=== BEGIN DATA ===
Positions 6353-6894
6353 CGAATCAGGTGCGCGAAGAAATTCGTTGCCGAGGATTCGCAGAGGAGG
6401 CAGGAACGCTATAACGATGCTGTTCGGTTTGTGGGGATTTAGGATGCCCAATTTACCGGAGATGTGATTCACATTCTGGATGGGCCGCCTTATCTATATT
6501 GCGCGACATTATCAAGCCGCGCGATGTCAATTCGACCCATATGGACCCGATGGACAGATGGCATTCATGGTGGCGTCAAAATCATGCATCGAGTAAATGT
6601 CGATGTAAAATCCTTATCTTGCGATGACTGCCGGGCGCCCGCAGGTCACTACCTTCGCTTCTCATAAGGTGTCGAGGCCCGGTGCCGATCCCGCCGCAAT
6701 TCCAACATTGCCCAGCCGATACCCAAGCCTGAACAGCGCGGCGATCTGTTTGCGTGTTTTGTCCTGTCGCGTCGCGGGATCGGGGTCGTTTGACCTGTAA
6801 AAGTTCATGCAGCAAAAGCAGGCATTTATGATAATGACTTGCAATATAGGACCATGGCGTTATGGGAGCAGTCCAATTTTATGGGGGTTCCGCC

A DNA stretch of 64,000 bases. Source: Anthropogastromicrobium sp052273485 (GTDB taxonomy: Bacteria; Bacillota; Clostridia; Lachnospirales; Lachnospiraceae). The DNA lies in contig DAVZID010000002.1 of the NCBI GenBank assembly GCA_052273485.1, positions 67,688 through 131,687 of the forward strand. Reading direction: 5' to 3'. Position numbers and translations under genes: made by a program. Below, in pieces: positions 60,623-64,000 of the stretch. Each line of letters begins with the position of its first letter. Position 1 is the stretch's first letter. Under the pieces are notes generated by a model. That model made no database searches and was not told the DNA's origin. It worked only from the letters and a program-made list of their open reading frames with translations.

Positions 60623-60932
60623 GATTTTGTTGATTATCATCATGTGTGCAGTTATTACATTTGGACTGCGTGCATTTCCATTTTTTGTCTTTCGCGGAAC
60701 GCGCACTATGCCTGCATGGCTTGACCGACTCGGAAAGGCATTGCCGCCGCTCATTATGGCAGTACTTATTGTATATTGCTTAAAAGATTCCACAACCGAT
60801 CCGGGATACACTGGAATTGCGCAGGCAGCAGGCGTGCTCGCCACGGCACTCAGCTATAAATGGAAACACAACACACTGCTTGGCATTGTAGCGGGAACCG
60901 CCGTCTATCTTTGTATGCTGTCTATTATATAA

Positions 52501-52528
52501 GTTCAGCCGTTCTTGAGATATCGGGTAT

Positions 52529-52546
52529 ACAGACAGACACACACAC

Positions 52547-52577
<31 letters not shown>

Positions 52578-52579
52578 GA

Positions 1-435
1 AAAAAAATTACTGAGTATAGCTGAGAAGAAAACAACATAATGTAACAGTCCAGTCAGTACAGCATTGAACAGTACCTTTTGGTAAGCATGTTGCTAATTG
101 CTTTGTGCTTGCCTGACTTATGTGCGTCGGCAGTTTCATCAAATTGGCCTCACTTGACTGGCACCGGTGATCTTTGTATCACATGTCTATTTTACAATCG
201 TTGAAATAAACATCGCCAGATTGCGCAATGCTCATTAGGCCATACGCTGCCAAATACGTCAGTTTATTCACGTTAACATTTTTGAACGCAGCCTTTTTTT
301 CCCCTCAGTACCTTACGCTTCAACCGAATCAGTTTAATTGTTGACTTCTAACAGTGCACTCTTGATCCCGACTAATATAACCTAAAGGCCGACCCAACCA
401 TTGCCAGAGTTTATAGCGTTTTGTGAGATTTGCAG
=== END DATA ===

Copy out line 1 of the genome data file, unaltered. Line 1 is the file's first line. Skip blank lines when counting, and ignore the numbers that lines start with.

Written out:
Positions 6353-6894